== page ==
We fade to black, and the usual ending credit music returns, after the Iberian themed music of the last two episodes.

-----------------------------------

Next Week: “Heroes of the Republic” – Families are reunited, forces are divided, and war looms. All may not be well in the Vorenus household, as Vorena the elder is seen telling Lyde that “He killed our mother.”

- Cecil

Previous Episode: 2-3F: “These Being the Words of Marcus Tullius Cicero”

Next Episode: 2-5F: Heroes of the Republic

Click here for complete "Rome" broadcast schedule, including reshow days, times, and HBO Channel


Posted by Cecil on February 4, 2007 3:30 PM
Permalink | Email to a Friend | Add to del.icio.us | Digg This






Firstly, I'd like to go on record saying that I would walk with Titus Pullo to Massilia or to the ends of the earth and back. He is magnificent.

Second, since you mentioned "the town crier dude," I've been curious since the beginning about the gesticulations he uses for emphasis and meaning. Do we know anything about this, historically?

Thanks for the blog!

-- Posted by: Angela at February 8, 2007 12:55 PM

@Angela

>Firstly, I'd like to go on record saying that I would walk with Titus Pullo to Massilia or to the ends of the earth and back. He is magnificent.

Remember, a friend is someone who'll help you move. A *real* friend is someone who'll help you move a body.
-----

>Second, since you mentioned "the town crier dude," I've been curious since the beginning about the gesticulations he uses for emphasis and meaning. Do we know anything about this, historically?

I can't find any reference for this. Movies and films not having existed ca. 44BC, we have to lean on wall drawings and statuary, which don't leave much information about gesticulation. The most I've seen is formal senators, declaiming at length, seemed to use a 'swearing in/boy scout sign' sort of gesture (right arm out, forearm up a right angle, open flat palm facing audience). If they kept this up the whole speech, it probably cut down on lengthy speeches. Remember when Brutus was dressing for his Caesar's funeral speech, he held his arm up in this gesture, as if to see if his toga draped correctly?

But, boy do I love it when Ian McNiece cuts loose. If they didn't do this, they should have. I have no idea if the Romans really spread the news with such public newsreaders. It's certainly an effective device for keeping us abreast of offscreen developments. And so entertaining I can forgive any anachronism.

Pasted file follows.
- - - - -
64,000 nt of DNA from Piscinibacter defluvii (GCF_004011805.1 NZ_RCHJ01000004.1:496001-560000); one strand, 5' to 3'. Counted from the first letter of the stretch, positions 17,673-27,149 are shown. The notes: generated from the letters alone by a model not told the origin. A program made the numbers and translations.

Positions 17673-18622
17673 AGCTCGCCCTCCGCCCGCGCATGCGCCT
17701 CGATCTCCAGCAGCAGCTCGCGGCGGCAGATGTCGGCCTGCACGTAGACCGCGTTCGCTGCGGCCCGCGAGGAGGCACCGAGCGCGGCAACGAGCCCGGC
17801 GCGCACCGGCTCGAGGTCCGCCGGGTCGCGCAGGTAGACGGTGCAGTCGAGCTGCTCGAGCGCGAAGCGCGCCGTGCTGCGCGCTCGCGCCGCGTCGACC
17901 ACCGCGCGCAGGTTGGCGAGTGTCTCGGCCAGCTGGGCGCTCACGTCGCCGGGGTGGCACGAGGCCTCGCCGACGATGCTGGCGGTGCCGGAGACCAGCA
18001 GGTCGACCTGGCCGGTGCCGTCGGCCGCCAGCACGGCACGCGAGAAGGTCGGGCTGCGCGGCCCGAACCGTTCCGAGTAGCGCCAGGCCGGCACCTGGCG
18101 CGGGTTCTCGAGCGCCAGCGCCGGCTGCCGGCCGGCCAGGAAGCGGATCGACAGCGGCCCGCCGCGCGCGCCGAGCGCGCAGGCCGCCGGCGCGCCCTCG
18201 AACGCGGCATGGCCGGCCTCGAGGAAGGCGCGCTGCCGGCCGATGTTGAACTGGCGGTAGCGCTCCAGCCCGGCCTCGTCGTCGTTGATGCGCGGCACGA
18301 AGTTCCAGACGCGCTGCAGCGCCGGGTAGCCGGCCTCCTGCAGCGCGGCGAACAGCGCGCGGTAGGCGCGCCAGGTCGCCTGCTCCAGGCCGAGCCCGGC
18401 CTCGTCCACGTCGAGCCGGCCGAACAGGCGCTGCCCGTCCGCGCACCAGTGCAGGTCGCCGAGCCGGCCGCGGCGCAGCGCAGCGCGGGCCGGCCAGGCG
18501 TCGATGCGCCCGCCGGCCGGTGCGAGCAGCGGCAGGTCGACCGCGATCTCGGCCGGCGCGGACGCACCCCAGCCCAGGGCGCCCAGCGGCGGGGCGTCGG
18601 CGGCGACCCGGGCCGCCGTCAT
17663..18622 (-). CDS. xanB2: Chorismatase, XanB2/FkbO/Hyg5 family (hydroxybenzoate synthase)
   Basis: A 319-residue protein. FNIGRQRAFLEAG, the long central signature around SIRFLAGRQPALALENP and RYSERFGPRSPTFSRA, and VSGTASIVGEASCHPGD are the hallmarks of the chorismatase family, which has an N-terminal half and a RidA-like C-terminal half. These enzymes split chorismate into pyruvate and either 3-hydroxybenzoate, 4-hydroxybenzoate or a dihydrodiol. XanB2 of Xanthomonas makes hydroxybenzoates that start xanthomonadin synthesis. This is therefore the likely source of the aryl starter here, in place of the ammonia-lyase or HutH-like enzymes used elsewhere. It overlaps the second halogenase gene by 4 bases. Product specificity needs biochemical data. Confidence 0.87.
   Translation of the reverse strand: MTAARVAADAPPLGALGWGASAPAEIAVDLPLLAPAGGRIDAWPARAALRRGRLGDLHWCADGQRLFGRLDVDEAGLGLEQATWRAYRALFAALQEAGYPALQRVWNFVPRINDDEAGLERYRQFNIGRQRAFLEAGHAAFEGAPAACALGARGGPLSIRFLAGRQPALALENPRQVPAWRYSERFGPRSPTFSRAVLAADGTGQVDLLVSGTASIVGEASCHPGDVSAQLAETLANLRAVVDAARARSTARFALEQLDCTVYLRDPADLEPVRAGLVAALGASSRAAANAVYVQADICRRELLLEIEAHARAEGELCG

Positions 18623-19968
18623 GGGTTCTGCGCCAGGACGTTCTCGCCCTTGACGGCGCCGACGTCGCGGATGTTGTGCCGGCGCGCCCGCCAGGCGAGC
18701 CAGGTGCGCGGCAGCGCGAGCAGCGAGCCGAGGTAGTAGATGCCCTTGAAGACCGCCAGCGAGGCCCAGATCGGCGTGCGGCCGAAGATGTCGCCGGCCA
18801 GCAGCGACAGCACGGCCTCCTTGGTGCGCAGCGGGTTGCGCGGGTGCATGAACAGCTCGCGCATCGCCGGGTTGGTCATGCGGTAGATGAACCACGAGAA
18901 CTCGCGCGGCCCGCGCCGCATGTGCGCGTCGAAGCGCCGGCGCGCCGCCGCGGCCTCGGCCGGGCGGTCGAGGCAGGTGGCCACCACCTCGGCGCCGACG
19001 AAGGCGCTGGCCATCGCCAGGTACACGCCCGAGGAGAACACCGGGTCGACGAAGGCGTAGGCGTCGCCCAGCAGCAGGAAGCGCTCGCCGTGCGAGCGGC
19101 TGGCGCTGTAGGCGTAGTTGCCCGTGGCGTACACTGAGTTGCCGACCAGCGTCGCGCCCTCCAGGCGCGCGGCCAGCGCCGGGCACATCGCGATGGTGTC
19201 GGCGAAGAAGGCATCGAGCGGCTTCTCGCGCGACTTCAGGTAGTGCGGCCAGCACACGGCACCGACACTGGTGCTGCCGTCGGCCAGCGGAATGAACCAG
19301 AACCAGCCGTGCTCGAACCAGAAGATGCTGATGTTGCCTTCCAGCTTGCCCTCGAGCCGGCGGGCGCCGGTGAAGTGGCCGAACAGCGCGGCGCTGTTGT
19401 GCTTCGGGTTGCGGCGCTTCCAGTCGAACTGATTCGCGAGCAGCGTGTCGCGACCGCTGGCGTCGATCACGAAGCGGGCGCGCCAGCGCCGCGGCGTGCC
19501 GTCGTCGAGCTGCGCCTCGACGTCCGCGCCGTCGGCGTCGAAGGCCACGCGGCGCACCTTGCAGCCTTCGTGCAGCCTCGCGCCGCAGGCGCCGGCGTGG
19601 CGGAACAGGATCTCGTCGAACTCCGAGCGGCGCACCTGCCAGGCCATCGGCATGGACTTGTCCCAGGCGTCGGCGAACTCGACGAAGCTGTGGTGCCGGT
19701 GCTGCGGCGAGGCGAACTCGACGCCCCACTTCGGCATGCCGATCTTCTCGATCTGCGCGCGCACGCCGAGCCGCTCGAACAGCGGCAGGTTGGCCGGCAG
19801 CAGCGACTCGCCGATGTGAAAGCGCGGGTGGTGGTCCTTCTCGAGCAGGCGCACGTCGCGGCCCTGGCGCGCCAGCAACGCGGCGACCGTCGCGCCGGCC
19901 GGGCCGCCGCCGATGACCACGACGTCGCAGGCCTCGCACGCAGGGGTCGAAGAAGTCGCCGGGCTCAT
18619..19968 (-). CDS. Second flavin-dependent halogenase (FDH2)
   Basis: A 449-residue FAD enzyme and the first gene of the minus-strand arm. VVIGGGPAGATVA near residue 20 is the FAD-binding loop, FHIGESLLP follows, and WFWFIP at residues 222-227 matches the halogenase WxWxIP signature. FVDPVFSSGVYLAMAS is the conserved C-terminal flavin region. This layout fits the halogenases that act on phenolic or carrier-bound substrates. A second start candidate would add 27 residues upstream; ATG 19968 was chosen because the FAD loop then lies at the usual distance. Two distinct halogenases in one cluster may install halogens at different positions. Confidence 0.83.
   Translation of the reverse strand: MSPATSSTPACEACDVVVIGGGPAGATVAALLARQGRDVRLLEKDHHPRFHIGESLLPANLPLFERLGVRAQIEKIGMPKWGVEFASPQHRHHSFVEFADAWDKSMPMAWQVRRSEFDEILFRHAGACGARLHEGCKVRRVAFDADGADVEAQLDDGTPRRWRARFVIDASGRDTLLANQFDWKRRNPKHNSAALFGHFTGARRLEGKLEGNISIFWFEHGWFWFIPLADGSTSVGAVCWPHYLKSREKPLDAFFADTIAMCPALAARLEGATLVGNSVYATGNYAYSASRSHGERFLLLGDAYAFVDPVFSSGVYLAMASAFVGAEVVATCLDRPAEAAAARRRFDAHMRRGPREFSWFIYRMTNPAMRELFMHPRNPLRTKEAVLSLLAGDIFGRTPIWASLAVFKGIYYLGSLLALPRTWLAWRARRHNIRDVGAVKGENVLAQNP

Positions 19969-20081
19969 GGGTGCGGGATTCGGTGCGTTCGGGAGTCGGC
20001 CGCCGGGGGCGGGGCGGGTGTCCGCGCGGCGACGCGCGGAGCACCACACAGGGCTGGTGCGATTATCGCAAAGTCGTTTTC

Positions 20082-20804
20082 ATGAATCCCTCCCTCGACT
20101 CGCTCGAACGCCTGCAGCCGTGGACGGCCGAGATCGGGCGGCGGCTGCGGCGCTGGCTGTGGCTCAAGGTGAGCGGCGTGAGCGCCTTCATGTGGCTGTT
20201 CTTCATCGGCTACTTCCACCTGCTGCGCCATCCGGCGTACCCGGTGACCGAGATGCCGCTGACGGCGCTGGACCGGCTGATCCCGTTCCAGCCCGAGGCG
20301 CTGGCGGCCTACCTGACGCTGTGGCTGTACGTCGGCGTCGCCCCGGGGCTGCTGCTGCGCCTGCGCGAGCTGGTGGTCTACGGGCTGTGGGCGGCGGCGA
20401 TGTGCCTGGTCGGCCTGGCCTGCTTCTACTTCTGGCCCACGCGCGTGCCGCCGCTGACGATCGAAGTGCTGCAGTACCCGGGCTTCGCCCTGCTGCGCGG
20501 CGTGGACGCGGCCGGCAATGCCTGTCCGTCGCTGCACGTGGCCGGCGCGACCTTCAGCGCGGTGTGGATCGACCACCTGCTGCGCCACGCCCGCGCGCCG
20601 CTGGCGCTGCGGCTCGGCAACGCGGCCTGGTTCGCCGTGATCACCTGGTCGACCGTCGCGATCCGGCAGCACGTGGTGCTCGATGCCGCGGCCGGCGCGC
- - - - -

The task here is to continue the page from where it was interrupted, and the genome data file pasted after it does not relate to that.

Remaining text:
---

>Thanks for the blog!

Thanks for reading.

-- Posted by: Cecil Rose at February 8, 2007 2:32 PM

In the very beginning of the show, what is the white structure that appears to have the months of the year on it and little paintings? I've tried to describe it to various people who would know (but they don't watch the show) and they have no answer for me.

Since we're a week behind, I can't read you blog on this week's show.

-- Posted by: Laurie at February 12, 2007 4:27 PM

That's a "Fastus" (I think that's the correct singular) or Roman calendar. (Plural fasti) I've wondered about it myself. Look at the 1/24/07 article in the "History of Rome" blog on this site (at the top right of this entry click on "Rome News", and then "History of Rome") for some more information and links to web pages about them. They were frequently painted on walls in Rome.

However, I've uncovered no evidence of any of them having the little niches in which objects are moved about to indicate the passage of time. That may be a conceit of the set designers to make it more interesting.

The ones I've seen pictured are very close to the printed portion of the one depicted in the show. In season two they seem to use it mainly as an intro piece. Back in season one, I recall them using it in the middle of the episodes to indicate the passage of time, much like the fluttering calendar pages in fifties movies.

Maybe next time you're over there, you can ask around and report back on the niche issue.

-- Posted by: Cecil Rose at February 12, 2007 10:14 PM

More Recent Stories:
A Little "Rome" on Demand
Bits and Pieces of Rome
Rome 2-10F De Patre Vostro - About Your Father - Full Review
Rome: 2-10C De Patre Vostro - About Your Father - Capsule Review
Rome: 2-9F Deus Impeditio Esuritori Nullus - Full Review
Rome: 2-9C Deus Impeditio Esuritori Nullus - Capsule Review
Rome: 2-8F A Necessary Fiction - Full Review
Rome: 2-8C A Necessary Fiction - Capsule Review
Rome: 2-7F Death Mask - Full Review
Rome: 2-7C Death Mask - Capsule Review